Nixon temporarily froze the prices of consumer goods and restricted exports of food in 1973 in response to rising inflation, a move that essentially cut off exports of US soybeans. It worked, creating a surplus and lowering prices for American consumers.
But the embargo — which lasted for just three months — prompted Brazil to step up its supply, particularly to Japan, creating a formidable competitor on the world agricultural stage and leaving a lasting impact on the American soybean industry.
“It inspired the Japanese to go look for somebody else and, basically, that action created the Brazilian soybean industry,” said Andrew Novaković, a professor of agricultural economics at Cornell University.
Brazil nearly tripled its soybean production over the next decade, and growth continued as Japan made financial investments to help turn Brazil’s wooded grasslands into a suitable place to grow soybeans — a move that also accelerated deforestation in the country.
Before Beijing targeted US-grown agricultural products with tariffs, China was the biggest market for American soybean growers. Some US farmers, who have been some of those hardest hit by the trade war, are worried they won’t ever get the Chinese market back.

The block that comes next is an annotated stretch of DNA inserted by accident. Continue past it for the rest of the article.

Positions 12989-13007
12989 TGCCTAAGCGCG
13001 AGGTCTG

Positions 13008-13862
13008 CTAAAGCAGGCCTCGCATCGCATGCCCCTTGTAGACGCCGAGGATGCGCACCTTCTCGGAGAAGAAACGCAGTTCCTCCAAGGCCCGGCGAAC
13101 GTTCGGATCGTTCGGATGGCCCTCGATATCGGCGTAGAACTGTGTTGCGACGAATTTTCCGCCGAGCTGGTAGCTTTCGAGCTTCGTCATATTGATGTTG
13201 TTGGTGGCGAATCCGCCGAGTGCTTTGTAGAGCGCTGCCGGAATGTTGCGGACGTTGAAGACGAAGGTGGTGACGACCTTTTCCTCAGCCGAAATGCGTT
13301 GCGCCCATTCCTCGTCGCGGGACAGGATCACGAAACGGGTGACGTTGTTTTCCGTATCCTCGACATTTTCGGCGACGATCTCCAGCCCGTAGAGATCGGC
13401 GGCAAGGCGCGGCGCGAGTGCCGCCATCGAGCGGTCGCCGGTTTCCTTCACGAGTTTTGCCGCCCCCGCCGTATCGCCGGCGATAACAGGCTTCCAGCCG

“I don’t think, from an agricultural perspective, that we’ll be a primary supplier to China again,” said Grant Kimberley, who grows soybeans and corn in Iowa and is the director of market development at the Iowa Soybean Association.
“I think the Chinese are pouring money into South America right now,” he added.
Brazil can’t meet all the soybean demand in China, which typically buys a majority of the world’s production. But Argentina, India and Russia could be other options if relations with the US don’t improve.
“I think we’ll gain the market back. But it’s got to be a fair, reciprocal and free trade environment, not allowing China to cheat,” Perdue said.
Farmers said they don’t think things will go back to normal anytime soon.
“I wouldn’t be surprised if this lasts until after the election,” said Kimberley. “This may be the new normal for the next decade.”